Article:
Work Of Renewal Throwaways Are The Building Blocks Of Obele Uno - Or "Small House" - Created By Artists In North Philadelphia. It's Intended To Give New Meaning To Lives As Well As Materials.

Posted: August 29, 1995

Nine-year-old Jamile Wilson has been hanging around with three artists and learning a lot from them as they work in an empty lot in North Philadelphia.

For about a month they've been carving wood, cutting glass, painting boards and doing all kinds of stuff to create something they call Obele Uno on Warnock Street near Huntingdon Street for the Village of Arts and Humanities.

Obele Uno means "small house" in Ibo, one of the main languages in Nigeria, and that's what it is, a small house, 12 feet high and 8 feet square, made out of junk.

Robert Craddock, 48-year-old curator of the Jamaica Arts Center in Queens, N.Y., smiles at the word "junk."

He'd rather call it "found materials" or "reclaimed materials," he said last week during a work break.

Craddock and fellow artists Austino Okafor and John Horace Stone, with the help of several young people who live near the Village, scoured the neighborhood for materials to use in their creation. Thrown-away materials aren't hard to find in that neighborhood. Plenty of houses are empty, and, in fact, the city has just torn down one abandoned house right across Warnock Street from where the men have been working.

"All of this wood here has a history, of the people who lived with it, who changed it, who loved it," Craddock said, pointing at the wall and floor boards taken from the abandoned house. The idea behind what he and his colleagues have been doing, he said, is "to give renewed meaning to these things that seem to have lost value and to give renewed validation to the lives of the people in the neighborhood."

For Jamile Wilson, there's inspiration in watching the artists at work, and learning from them. After Craddock showed him how to use mallet and chisel, young Wilson on his own made some small model houses out of blocks of wood. Then he went on to create an assemblage on wood, which he brings out to show proudly. It depicts Robin Hood in combat with a foe, he explains. Craddock thinks the lad has talent. He's let him help carve the posts that hold up the ceiling of Obele Uno.

Another neighborhood boy who helped on the project is Maurice Jones, 8. ''I'm going to be here all day, doing everything they tell me to do," he said the other day, looking very, very serious.

Obele Uno is another installation of the Village of Arts and Humanities, the community arts center and neighborhood project that artist Lily Yeh started nine years ago when she designed and built, with the help of people in the community, a small park on Germantown Avenue.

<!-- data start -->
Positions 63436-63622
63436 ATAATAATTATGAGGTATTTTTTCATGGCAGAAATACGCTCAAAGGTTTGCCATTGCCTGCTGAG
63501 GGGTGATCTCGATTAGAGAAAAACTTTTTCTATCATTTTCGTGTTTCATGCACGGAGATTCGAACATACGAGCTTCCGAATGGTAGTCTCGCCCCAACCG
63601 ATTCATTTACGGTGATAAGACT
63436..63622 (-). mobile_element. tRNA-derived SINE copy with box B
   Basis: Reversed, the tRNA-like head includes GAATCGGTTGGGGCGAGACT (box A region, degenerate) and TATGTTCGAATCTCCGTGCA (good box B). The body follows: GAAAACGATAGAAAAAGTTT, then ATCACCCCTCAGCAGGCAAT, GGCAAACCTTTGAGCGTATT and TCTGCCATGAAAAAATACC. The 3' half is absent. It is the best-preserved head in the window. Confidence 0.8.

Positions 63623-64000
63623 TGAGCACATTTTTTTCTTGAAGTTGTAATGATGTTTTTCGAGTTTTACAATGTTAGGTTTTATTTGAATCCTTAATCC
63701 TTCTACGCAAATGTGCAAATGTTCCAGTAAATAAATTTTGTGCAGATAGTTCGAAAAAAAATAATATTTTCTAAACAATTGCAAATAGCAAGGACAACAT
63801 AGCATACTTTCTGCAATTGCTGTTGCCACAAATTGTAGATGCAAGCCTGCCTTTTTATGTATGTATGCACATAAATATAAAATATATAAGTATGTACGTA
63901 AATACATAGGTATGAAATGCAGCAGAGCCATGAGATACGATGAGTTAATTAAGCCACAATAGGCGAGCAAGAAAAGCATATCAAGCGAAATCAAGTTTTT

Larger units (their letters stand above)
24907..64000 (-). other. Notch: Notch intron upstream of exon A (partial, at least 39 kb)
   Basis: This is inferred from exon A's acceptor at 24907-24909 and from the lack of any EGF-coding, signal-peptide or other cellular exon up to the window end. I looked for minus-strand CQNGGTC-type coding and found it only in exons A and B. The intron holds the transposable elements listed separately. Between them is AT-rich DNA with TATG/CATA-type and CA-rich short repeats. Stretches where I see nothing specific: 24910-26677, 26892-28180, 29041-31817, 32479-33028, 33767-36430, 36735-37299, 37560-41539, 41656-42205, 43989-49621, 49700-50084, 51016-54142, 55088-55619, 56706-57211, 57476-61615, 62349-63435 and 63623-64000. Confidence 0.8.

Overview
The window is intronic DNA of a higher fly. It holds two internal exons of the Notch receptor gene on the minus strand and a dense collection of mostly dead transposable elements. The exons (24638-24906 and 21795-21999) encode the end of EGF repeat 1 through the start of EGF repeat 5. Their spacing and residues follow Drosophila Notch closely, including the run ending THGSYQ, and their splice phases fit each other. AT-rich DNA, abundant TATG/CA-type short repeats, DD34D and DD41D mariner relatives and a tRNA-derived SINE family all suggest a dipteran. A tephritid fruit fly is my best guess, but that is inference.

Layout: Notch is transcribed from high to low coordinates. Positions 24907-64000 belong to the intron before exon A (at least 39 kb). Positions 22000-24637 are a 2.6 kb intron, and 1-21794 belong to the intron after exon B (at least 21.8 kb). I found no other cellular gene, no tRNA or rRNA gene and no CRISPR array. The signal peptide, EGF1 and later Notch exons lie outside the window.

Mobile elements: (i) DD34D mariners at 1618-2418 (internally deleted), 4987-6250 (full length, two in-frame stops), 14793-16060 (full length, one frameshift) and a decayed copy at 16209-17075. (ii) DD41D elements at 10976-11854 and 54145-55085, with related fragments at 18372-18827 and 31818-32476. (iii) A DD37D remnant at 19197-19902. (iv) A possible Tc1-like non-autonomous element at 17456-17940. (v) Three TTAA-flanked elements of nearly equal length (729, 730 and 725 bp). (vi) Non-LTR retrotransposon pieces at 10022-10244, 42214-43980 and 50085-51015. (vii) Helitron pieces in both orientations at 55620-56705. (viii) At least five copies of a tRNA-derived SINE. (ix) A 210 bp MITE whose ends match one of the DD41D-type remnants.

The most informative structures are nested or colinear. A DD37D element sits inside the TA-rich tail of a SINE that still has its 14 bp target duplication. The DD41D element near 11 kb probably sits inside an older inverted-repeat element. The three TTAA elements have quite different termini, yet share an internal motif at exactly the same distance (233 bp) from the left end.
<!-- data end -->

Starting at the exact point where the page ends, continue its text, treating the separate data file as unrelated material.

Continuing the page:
A few steps away from that park, across Alder Street, is another, Meditation Park, built between 1991 and 1994. Yeh designed it, modeling it on Moroccan courtyards and Chinese gardens. It's surrounded by walls made of rubble and cinder blocks covered with tan stucco and colored tiles, inspired by Mali architecture.

From there, to the left on Warnock Street, is yet another small park. There, three 8-foot-tall figures made of cement and tile overlook the new kiln that Samuel Wallace, a Baltimore-based potter, has built to fire works for Village pottery classes.

Up Warnock Street, on the side of another abandoned house, is Obele Uno, which, though not yet finished, the Village of Arts and Humanities officially dedicated Saturday at its annual arts and harvest festival.

"We're creating a living urban village through art," says Yeh, her voice tinged by the accent of her native China, about the projects she's been

directing over the last nine years.

Yeh, a professor of art and art history at the University of the Arts, met Craddock two years ago when they both went to Kenya. She was there, on a fellowship from the Lila Wallace Arts International Project, to create a garden of murals and sculptures on the edge of a dump site in Korogocho, a vast slum outside Nairobi. Craddock was there to curate the exhibition of a local artist, a Lila Wallace fellow.

So later, when Yeh decided on the then-unnamed Obele Uno project, she called on Craddock, whose own work she had seen and admired. He in turn summoned Okafor, Nigerian painter and sculptor now living in New York; Stone, a visual artist and architect; and Simone Leigh, a ceramist, to collaborate.

Yeh estimates the total cost of the project at $10,000, but that includes in-kind contributions, such as the lodging that's been provided through the Village for the artists while they are in Philadelphia. All four artists donated their services. Most but not all of their expenses have been paid for, Craddock said.

The Mid Atlantic Arts Foundation, a nonprofit regional arts organization headquartered in Baltimore, provided a $2,550 grant. The rest of the cost came

from the Village of Arts and Humanities, which receives support from the National Endowment for the Arts and the Pennsylvania Council on the Arts.

Stone, 28, designed the small house. It has an asphalt-shingled roof, sheathed inside in copper, and a central altarpiece made of marble from the front steps of abandoned houses. Leigh, 28, working in New York, has been making the ceramic vessel that will serve as a centerpiece of the small house.

Okafor gave Obele Uno its name. Okafor is cofounder in Nigeria of what he calls the "Di-fusion" movement, which he defines as the fusion of all kinds of artistic media into one whole.

"It has to have strength," he said. "If it doesn't show strength it is not my work."

When he first saw the empty site upon which the installation was to be built, he wrote in his pocket-sized sketchbook: "Spiritual poverty. Poverty. Poverty. Poverty." But then he wrote: "Humanity exists," and, he said as he

thumbed through the sketchbook, "I saw hope."

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